Ian Eduardovich Kalnberzin

The following article is from The Great Soviet Encyclopedia (1979). It might be outdated or ideologically biased.

Kalnberzin, Ian Eduardovich

 

(Jan Kalnberzins). Born Sept. 5 (17), 1893, in the volost (small rural district) of Katlakalns, now Riga Raion. Soviet statesman and party leader. Hero of Socialist Labor (1963). Became a member of the CPSU in 1917. The son of a worker.

In 1908, while working as an anchor-master on the docks at the port of Riga, Kalnberzin joined the revolutionary movement. In 1919 he took part in the struggle for Soviet power in Latvia. After the fall of Soviet power there, Kalnberzin left for Soviet Russia with a detachment of armed workers. He was a volunteer in the Red Army and participated in the Civil War of 1918–20. He studied at the Marchlewski Communist University of the West (1923–25 and 1928–29). From 1925 to 1928 he carried on underground party work in Latvia. In 1928 he returned to Moscow. From 1931 to 1933 he studied at the Institute of the Red Professoriat.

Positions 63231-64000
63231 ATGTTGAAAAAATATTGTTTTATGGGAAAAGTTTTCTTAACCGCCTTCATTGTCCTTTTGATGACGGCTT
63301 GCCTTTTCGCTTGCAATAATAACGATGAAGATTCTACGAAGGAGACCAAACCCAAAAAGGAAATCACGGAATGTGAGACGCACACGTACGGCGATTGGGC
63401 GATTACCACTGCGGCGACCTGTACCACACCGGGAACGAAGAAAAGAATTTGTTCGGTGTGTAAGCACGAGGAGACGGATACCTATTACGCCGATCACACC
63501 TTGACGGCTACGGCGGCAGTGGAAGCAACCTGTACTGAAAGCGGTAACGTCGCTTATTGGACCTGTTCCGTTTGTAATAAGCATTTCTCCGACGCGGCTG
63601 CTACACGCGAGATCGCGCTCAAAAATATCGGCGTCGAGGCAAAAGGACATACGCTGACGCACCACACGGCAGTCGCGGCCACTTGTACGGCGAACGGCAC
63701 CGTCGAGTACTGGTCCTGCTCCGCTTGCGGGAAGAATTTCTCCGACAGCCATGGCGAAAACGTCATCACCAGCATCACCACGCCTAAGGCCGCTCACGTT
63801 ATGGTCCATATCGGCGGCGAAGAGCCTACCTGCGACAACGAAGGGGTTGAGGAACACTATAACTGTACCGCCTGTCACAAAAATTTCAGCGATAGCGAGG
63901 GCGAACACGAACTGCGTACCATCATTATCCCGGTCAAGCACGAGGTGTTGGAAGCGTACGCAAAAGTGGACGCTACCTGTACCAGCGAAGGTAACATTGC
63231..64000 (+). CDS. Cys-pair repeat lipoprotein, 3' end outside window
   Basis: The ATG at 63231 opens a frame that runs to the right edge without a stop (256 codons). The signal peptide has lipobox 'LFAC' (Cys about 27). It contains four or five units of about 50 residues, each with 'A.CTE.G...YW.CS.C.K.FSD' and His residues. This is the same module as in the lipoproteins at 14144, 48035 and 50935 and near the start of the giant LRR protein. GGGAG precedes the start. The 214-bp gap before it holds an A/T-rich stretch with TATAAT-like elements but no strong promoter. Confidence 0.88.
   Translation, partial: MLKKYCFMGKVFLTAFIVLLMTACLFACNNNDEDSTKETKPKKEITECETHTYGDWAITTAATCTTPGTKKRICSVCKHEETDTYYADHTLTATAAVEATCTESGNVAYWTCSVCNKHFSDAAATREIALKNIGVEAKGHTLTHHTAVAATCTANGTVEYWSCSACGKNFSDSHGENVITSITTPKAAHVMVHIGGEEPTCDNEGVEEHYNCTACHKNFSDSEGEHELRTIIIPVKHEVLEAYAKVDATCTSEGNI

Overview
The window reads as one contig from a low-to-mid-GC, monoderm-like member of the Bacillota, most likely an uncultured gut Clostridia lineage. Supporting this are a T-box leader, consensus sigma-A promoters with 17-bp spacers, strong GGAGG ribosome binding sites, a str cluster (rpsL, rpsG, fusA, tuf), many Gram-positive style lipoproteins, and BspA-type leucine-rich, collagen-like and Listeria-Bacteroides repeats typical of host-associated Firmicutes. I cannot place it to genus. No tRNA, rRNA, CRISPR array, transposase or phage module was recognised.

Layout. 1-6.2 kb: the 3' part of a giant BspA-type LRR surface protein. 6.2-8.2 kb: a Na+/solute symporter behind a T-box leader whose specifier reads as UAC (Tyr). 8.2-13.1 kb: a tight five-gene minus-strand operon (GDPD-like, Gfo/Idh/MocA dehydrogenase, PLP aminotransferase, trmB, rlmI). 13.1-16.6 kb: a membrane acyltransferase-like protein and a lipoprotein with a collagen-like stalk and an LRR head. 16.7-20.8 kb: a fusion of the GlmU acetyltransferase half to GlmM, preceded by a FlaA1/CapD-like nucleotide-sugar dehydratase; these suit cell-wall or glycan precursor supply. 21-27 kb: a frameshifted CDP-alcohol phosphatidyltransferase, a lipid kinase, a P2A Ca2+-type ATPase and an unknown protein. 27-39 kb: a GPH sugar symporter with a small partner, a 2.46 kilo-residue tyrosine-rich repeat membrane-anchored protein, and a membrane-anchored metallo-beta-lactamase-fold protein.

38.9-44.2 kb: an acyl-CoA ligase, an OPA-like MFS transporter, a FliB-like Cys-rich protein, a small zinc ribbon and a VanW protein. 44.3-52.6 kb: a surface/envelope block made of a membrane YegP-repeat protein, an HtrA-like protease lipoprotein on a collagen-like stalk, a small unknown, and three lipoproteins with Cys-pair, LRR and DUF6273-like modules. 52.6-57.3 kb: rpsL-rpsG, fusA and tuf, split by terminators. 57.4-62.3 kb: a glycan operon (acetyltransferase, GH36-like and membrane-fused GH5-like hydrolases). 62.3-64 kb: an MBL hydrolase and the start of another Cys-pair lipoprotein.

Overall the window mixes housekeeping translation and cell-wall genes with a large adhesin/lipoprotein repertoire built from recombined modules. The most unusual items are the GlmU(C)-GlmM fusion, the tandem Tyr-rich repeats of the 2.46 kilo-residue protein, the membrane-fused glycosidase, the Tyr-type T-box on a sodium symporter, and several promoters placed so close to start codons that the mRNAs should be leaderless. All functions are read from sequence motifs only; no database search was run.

From 1936 to 1939, Kalnberzin directed underground party work in Riga. In 1939 he was arrested but was freed in 1940 afterthe overthrow of the fascist regime. From 1940 to 1959 he wasfirst secretary of the Central Committee of the Communist Party(Bolshevik) of Latvia. He became a candidate member of the Central Committee of the ACP (Bolshevik) in 1941, and at the Nineteenth through Twenty-third Congresses of the party hewas elected a member of the Central Committee of the CPSU. From 1957 to 1961 he was a candidate member of the Presidium of the Central Committee of the CPSU. In 1959 he became chairman of the Presidium of the Supreme Soviet of the Latvian SSR, and in 1960 he became vice-chairman of the Presidium of the Supreme Soviet of the USSR. He was a deputy to the firstthrough seventh convocations of the Supreme Soviet of the USSR. Since May 1970 he has been living on a pension. Kalnberzin was awarded seven Orders of Lenin, the Order of the October Revolution, the Order of the Patriotic War First Class, and medals.

The Great Soviet Encyclopedia, 3rd Edition (1970-1979). © 2010 The Gale Group, Inc. All rights reserved.